Next, the franchisee must register the franchise with the Registrar by using the prescribed registration form within 14 days from the date of signing of the franchise agreement under Section 6B of the FA 1998. If it involves a foreign franchisee, a franchisee shall apply to register the franchise with the Registrar under Section 6A of the FA 1998. The Registrar may impose any conditions for the approval of registration of franchise. Where a franchisee has been granted approval, the franchisee shall register such approval.

Upon receipt of an application for registration, the Registrar may approve or refuse the application, and shall give reason for refusal. An application which is approved may be imposed with conditions and certain amount of fees by the Registrar. The registration shall be effective on the date stated in the written notice given by the Registrar (Section 9 of the FA 1998) and shall continue to be effective unless the Registrar issues a written order to the franchisor to cancel the franchise registration as stated in Section 10 of the FA 1998. A franchise agreement term shall not be less than 5 years (Section 25 of the FA 1998) and there is no early termination except for good cause (Section 31(1) of the FA 1998). So longer term agreements can be especially dangerous (or beneficial, depending upon your perspective). For example, the fate of 1,000 workers who make the popular tea known as Chatime is in limbo because Tiawanese franchisor La Kaffa International Co. Ltd (“La Kaffa”) prematurely terminated its agreement with Loob Holding Sdn Bhd (“Loob Holding”) who is the master franchisee in Malaysia. It has been reported that La Kaffa will officially take over all the 165 Chatime outlets in Malaysia.[4] Despite this, Loob Holding is seeking legal advice on this matter because according to the franchise agreement, they still have twenty-four years to go! The bad publicity, as well the legal risk, in early termination of a franchise is a very powerful forcé. Legal counseling and public relations skill must be utilized.

A Malaysian franchisee also has the right to apply for an extension of the franchise term by giving a written notice to the franchisor at least 6 months prior to the expiration of the term (Section 34(1) of the FA 1998). In Noraimi bt Alias v Rangkaian Hotel Seri Malaysia [2009] 9 CLJ 815, the defendant (franchisor) entered into franchise and premises management agreements with the plaintiff (franchisee) to manage the hotel chain ‘Seri Malaysia’. Even though the agreement provided for a renewal for a further term of 8 years, the defendant refused to renew it. The court held that the expiration of the franchise agreement was not a reason for refusal to renew. The defendant’s act was invalid as it violated the terms of the franchise agreement and the franchisee was awarded compensation for the loss of profits.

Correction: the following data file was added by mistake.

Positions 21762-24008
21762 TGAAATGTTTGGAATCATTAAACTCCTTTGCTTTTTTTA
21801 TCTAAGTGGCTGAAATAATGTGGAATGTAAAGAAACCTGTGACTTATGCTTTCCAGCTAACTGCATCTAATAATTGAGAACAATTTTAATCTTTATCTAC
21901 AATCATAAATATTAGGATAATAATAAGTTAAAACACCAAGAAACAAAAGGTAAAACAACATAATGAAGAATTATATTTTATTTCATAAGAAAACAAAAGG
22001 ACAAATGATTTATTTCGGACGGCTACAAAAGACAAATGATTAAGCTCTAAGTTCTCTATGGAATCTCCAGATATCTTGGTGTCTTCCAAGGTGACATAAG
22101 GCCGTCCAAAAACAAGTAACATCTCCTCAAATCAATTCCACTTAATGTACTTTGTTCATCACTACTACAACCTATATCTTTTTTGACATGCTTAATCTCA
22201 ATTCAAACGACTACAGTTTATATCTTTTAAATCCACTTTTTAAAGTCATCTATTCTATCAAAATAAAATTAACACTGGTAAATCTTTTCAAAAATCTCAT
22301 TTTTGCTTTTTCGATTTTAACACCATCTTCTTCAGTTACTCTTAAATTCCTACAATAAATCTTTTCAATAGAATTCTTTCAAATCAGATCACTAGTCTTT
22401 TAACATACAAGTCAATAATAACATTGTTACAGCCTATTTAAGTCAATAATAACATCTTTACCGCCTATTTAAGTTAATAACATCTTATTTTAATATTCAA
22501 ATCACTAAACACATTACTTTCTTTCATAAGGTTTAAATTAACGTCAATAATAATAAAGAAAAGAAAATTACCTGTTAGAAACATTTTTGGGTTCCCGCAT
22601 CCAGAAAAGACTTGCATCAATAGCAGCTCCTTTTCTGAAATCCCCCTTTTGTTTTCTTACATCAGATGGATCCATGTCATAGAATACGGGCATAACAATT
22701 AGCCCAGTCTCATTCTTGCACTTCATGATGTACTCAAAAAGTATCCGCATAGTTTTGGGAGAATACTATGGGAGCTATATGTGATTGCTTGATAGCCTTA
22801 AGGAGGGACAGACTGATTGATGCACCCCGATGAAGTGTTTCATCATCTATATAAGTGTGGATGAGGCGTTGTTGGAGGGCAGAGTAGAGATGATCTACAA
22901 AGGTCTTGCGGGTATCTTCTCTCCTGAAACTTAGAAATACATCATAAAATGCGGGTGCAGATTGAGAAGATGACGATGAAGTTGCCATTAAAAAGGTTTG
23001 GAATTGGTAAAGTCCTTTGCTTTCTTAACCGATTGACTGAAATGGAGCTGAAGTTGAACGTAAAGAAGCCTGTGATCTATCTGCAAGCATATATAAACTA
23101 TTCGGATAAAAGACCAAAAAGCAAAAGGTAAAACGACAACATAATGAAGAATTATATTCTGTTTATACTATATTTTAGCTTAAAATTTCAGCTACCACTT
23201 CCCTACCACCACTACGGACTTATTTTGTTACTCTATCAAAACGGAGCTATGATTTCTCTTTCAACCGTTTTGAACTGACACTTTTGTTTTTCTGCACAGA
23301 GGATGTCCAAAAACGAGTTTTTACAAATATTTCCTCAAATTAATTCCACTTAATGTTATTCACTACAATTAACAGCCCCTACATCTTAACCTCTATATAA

Last but not least, both the franchisor and franchisee must act in an honest and lawful manner to pursue the best franchise business practice of the time and place (Section 29 of the FA 1998). This obligation of good faith is actinable. For example, in the case of Lim Seng Kiat & Lim Woo Yen v Jee Hing Lim & Tee Bee Ling [2015] 1 LNS 94, the appellants had misrepresented the respondents (franchisee) that the first defendant was the master franchisee of Malaysia for the brand name ‘COMEBUY’ and had authority to sell the ‘COMEBUY’ franchise. This rendered the franchise agreement to be void ab initio.

In a nutshell, although everyone can start a franchise business in Malaysia, it takes a truly hardworking, dedicated and discipline entrepreneur to start and operate a successful franchise business in Malaysia. Most importantly, the requirements of the Franchise Act 1998, as amended, must be complied by the parties to ensure a smooth running of the business. According to former U.S. Secretary of State Colin Powell, “There are no secrets to success. It is the result of preparation, hard work and learning from failure”. Franchising can turn the risks of expanding your business in a foreign country into manageable business risk. LAWorld is here to help.

For more information please contact Mohamed Ridza, our Malaysia LAWorld member in Kuala Lumpur.

Mohamed Ridza & Co.
Tel. +603-20924822
ridza@rizdalaw.com.my
www.ridzalaw.com.my

Mohamed’s firm has extensive experience in business expansion, finance and corporate transactions.

________________________________________
[1] Wong, J. N. (2014). Franchise Law in Malaysia.
[2] Franchising in Malaysia (2015). News & Insights of Wiley Rein.
[3] Malaysia Franchise Express System (MyFEX) portal at http://myfex.gov.my/portal/
[4] Nee E. A. (2016). Malaysian Chatime franchisees throw support behind master franchisee Loob